Automatic Completion with a Command Prompt

Posted on January 7, 2009 by Daniel Petri in Windows Client OS with 0 Comments

Can I use Automatic Completion with a Command Prompt in Windows 2000/XP/2003?

Yes. This article describes how to configure Windows 2000/XP/2003 to complete file and folder names automatically that you type at a command prompt. This feature works by typing a control character that invokes the feature.

For example, to change to the Program Files folder, you can type cd \pro <control_character>. Or, to display the contents of the Myfile.txt file, you can type type myf <control_character>. If there are multiple folders or files that match the characters you type, typing the control character again displays the next matching instance. When the correct folder or file is displayed, press ENTER to complete the command. If no folder of file matches the characters that you type, you hear a beep.

You can activate or deactivate this feature for a computer, for a user, or for only the current command session.

To Activate Automatic Completion in the Current Session

To activate automatic completion for the current command session, type cmd /f. Then type CTRL+D to complete a folder name or CTRL+F to complete a file name.

To deactivate automatic complete, type cmd /f:off.

If you enable file and directory name completion by using /f:on, use CTRL+D for directory name completion and CTRL+F for file name completion.

When you press CTRL+D or CTRL+F, cmd processes file and directory name completion. These key combination functions append a wildcard character to string (that is, if one is not present), build a list of paths that match, and then display the first matching path. If none of the paths match, the file and directory name completion function beeps and does not change the display. To move through the list of matching paths, press CTRL+D or CTRL+F repeatedly. To move through the list backwards, press the SHIFT key and CTRL+D or CTRL+F simultaneously. To discard the saved list of matching paths and generate a new list, edit string and press CTRL+D or CTRL+F. If you switch between CTRL+D and CTRL+F, the saved list of matching paths is discarded and a new list is generated. The only difference between the key combinations CTRL+D and CTRL+F is that CTRL+D only matches directory names and CTRL+F matches both file and directory names. If you use file and directory name completion on any of the built-in directory commands (that is, CD, MD, or RD), directory completion is assumed.

To Activate Automatic Completion Permanently

Warning!
This document contains instructions for editing the registry. If you make any error while editing the registry, you can potentially cause Windows to fail or be unable to boot, requiring you to reinstall Windows. Edit the registry at your own risk. Always back up the registry before making any changes. If you do not feel comfortable editing the registry, do not attempt these instructions. Instead, seek the help of a trained computer specialist.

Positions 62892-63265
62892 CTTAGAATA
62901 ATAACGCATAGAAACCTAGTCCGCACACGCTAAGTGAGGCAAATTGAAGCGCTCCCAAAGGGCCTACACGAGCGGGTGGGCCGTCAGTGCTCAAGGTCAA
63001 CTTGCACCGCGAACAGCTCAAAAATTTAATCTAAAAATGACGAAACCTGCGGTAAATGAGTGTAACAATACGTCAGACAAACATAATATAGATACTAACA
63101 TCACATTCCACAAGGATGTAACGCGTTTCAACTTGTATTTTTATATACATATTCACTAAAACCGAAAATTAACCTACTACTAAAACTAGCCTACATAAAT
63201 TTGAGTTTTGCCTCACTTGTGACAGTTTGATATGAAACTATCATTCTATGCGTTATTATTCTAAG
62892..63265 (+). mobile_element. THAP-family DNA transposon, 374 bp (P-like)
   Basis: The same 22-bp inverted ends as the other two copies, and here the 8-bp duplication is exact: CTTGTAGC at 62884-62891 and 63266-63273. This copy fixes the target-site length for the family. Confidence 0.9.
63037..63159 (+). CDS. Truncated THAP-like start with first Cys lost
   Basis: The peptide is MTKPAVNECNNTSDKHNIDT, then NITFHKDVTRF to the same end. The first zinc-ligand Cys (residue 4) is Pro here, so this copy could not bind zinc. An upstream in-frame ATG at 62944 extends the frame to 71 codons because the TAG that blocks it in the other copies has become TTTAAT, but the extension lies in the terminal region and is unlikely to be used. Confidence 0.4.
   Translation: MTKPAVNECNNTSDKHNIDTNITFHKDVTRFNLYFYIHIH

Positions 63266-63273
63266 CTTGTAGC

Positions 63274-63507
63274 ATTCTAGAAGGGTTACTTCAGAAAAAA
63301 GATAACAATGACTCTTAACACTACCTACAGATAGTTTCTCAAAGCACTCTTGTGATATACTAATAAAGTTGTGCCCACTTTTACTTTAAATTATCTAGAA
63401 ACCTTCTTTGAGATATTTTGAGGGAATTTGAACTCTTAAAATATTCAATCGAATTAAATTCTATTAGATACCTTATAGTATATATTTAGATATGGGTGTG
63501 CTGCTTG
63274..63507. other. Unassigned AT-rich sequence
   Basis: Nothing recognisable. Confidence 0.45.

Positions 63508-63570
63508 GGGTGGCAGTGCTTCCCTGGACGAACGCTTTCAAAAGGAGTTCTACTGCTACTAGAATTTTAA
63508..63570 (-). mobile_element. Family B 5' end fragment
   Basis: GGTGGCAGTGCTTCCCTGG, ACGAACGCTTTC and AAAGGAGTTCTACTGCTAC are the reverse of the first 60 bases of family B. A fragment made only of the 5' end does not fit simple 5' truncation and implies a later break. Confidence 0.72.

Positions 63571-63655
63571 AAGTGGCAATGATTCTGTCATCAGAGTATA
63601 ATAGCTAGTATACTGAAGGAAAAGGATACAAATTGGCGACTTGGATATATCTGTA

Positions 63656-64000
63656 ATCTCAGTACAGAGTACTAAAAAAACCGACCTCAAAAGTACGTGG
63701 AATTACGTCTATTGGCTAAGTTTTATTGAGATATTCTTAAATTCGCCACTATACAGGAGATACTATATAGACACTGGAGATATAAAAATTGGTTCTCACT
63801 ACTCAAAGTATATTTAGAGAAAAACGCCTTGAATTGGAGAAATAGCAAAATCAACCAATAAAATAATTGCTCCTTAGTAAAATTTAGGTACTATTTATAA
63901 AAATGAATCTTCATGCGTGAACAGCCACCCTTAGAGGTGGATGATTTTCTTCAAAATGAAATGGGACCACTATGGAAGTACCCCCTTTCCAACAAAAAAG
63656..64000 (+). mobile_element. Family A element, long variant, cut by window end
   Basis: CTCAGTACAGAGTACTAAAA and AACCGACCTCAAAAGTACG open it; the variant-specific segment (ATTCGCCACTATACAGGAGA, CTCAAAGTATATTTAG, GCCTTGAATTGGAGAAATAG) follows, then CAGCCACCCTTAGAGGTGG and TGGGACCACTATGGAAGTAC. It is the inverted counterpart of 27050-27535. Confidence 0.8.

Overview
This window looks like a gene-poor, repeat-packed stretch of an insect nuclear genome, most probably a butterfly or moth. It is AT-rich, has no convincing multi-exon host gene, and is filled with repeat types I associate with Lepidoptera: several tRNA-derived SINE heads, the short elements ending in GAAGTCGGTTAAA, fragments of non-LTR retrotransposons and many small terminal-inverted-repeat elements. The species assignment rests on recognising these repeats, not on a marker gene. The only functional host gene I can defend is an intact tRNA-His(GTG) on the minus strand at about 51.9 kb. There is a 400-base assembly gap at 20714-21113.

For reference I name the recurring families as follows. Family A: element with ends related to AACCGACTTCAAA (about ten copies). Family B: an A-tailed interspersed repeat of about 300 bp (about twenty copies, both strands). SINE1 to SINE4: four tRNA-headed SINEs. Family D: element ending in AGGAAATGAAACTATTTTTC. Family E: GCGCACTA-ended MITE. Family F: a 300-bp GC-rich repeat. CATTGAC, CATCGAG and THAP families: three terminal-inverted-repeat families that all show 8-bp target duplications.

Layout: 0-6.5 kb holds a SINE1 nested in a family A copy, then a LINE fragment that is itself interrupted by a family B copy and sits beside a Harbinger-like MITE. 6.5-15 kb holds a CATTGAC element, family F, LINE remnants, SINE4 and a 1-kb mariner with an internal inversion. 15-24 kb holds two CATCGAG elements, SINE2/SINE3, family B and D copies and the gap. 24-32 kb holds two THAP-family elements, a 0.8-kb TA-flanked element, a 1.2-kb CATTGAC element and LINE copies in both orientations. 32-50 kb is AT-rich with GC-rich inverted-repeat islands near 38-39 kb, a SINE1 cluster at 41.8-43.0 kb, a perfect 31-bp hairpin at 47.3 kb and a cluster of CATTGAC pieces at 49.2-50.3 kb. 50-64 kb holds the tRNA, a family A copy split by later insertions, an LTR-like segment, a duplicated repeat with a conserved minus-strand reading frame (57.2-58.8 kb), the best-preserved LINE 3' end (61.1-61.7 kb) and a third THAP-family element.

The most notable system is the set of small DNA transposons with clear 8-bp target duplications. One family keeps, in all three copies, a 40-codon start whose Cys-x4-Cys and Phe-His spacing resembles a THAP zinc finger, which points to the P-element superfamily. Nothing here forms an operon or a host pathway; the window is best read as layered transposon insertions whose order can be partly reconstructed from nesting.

1. Click Start, click Run, type regedit, and then click OK.

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  2. To enable automatic completion for the current user, locate and click the following key:

  1. For folder name completion, double-click the CompletionChar value. Type in hexadecimal the control character that you want to use.

For example, if you want to use the TAB key as the control character, the control character is 0x9 (type 9 as the value; Windows converts it to hexadecimal). If you want to use the same control characters that you use for a single command session, type 0x4 for CTRL+D and 0x6 for CTRL+F.

You can use the same control character for both folder and file name completion.

For file name completion, double-click the PathCompletionChar value. Type in hexadecimal the control character that you want to use.

For example, if you want to use the TAB key as the control character, the control character is 0x9 (type 9 as the value; Windows converts it to hexadecimal). If you want to use the same control characters that you use for a single command session, type 0x4 for CTRL+D and 0x6 for CTRL+F.

You can use the same control character for both folder and file name completion.

  1. Quit Registry Editor.

If you enable this feature for the computer, the feature is available to all users. However, you can deactivate the feature for any individual user, or you can use different control characters for that user than you applied to the computer. The user settings take precedence over the computer settings.

Note the following differences between folder and file name completion: The file name completion feature works on folders also because the feature searches for a complete path and matches against both file and folder names.

If you use the file-completion control character with a command that works only with folders (for example, the cd or rd command), only folder names are searched.

Note: The folder completion feature matches only against folder names. This makes the folder completion feature faster for folder searching than the file name completion feature if there are both files and folders with matching strings.

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Use Automatic Completion with a Command Prompt in Windows XP – 310530

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